The original Chronic has stood the test of time since its original release in 1992 and is widely known in the urban community as one of the classic albums in hip hop.
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Released only eight weeks after Tupac Shakur died from gunshot wounds, Death Row released this posthumous album, The Don Killuminati: The 7 Day Theory, under the name of Makaveli, a pseudonym derived from the Italian politician Niccolo Machiavelli, who faked his own death and reappeared seven days later to take revenge on his enemies. Naturally, the appearance of Don Killuminati so shortly after Tupac's death led many conspiracy theorists to surmise the rapper was still alive, but it was all part of a calculated marketing strategy by Death Row.
Doggystyle is the debut album from American rapper Snoop Dogg, then known as Snoop Doggy Dogg, released by Death Row Records on November 23, 1993. The album was recorded soon following the release of Dr. Dre's landmark debut album The Chronic (1992), to which Snoop Dogg contributed significantly. The style he developed for Dre's album was continued on Doggystyle. Critics have praised Snoop Dogg for the lyrical "realism" he delivers on the album and for his distinctive vocal flow. Despite some mixed criticism of the album initially upon its release, Doggystyle has earned recognition from many music critics as one of the most significant albums of the 1990s, as well as one of the most important hip hop albums ever released. Much like The Chronic, the distinctive sounds of Doggystyle helped introduce the hip hop style of G-funk to a mainstream audience, bringing forward West Coast hip hop as a dominant force in the early 1990s. As of 2008, the Recording Industry Association of America (RIAA) has certified Doggystyle quadruple platinum in sales, and it serves as Snoop Dogg's highest-selling album. Doggystyle debuted at number one on the Billboard 200 chart, and sold 802, 858 copies in its first week alone, which was the record for a debuting artist and the fastest-selling hip hop album ever until Eminem's The Marshall Mathers LP in 2000. Doggystyle is included in The Source magazine's list of the 100 Best Rap Albums, as well as Rolling Stone magazine's list of Essential Recordings of the 90s. About. com placed the album in number 19 of the greatest hip hop/rap albums of all time
A lot happened to Snoop Doggy Dogg between his debut, Doggystyle, and his second album, Tha Doggfather. During those three years, he became the most notorious figure in hip-hop through a much-publicized murder trial, where he was found not guilty, and he also became a father. Musically, the most important thing to happen to Snoop was the parting of ways between his mentor Dr. Dre and his record label, Death Row. Dre's departure from Death Row meant that Snoop had to handle the production duties on Tha Doggfather himself, and the differences between the two records are immediately apparent. Though it works the same G-funk territory, the bass is less elastic and there is considerably less sonic detail. In essence, all of the music on Tha Doggfather reworks the funk and soul of the late '70s and early '80s, without updating it too much -- there's not that much difference between "Snoop's Upside Ya Head" and "Oops Up Side Your Head," for instance. Though the music isn't original, and the lyrics break no new territory, the execution is strong -- Snoop's rapping and rhyming continue to improve, while the bass-heavy funk is often intoxicating. At over 70 minutes, Tha Doggfather runs too long to not have several filler tracks, but if you ignore those cuts, the album is a fine follow-up to one of the most successful hip-hop albums in history.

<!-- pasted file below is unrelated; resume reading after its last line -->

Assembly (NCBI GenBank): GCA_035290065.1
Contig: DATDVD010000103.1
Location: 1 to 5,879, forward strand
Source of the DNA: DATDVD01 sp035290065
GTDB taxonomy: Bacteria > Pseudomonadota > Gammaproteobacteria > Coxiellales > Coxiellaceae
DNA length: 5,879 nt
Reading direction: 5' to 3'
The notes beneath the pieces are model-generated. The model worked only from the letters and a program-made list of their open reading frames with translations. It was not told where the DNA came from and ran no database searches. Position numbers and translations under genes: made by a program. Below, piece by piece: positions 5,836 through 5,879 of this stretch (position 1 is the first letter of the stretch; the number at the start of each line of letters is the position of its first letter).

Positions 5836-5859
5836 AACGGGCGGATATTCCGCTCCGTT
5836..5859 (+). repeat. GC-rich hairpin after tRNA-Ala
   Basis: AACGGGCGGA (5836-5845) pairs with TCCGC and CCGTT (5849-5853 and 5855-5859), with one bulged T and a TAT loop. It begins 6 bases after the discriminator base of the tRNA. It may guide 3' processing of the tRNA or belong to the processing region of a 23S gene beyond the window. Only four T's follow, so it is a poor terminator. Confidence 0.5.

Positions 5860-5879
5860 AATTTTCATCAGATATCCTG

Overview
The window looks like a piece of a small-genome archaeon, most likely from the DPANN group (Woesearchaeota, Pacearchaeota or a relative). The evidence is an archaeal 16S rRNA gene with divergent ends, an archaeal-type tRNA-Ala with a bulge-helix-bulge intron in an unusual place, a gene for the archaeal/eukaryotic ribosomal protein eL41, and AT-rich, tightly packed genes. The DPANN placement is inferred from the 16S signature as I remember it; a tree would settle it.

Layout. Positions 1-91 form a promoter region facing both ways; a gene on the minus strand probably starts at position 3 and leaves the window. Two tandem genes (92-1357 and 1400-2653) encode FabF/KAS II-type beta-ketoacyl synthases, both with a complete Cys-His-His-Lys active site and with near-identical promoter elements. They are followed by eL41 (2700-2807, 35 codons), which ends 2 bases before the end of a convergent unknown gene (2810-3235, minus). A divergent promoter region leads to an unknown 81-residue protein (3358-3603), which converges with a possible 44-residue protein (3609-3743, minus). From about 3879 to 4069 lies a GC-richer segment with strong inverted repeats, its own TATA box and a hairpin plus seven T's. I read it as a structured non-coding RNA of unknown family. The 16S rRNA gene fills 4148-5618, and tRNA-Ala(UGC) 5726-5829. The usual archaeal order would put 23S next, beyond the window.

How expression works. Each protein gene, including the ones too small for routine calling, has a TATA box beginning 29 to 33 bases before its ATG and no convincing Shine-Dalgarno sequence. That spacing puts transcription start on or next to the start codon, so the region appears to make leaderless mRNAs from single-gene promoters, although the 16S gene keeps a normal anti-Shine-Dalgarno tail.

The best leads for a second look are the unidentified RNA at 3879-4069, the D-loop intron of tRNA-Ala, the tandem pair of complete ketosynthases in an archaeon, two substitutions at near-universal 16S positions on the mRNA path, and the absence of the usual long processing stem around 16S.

Murder Was the Case is a 1994 short film and soundtrack album starring Snoop Doggy Dogg. The 18 minute film was directed by Dr. Dre and Fab Five Freddy and chronicles the fictional death of Snoop Dogg and his resurrection after making a deal with the Devil. The film's title comes from Snoop's song of the same name from his debut album, Doggystyle, which was released a year earlier. The album topped the Billboard 200 on the number one spot on November 5, 1994 with 329,000 one week sales as well as on the Top R&B/Hip-Hop albums chart. The following week it stayed on top with 197,000 copies sold and was certified Gold. The album is certified 2x platinum with 2,030,000 copies sold. The single "What Would You Do" was included on the Natural Born Killers soundtrack and was nominated for the Grammy Award for Best Rap Performance by a Duo or Group in the 38th Annual Grammy Awards in 1996.
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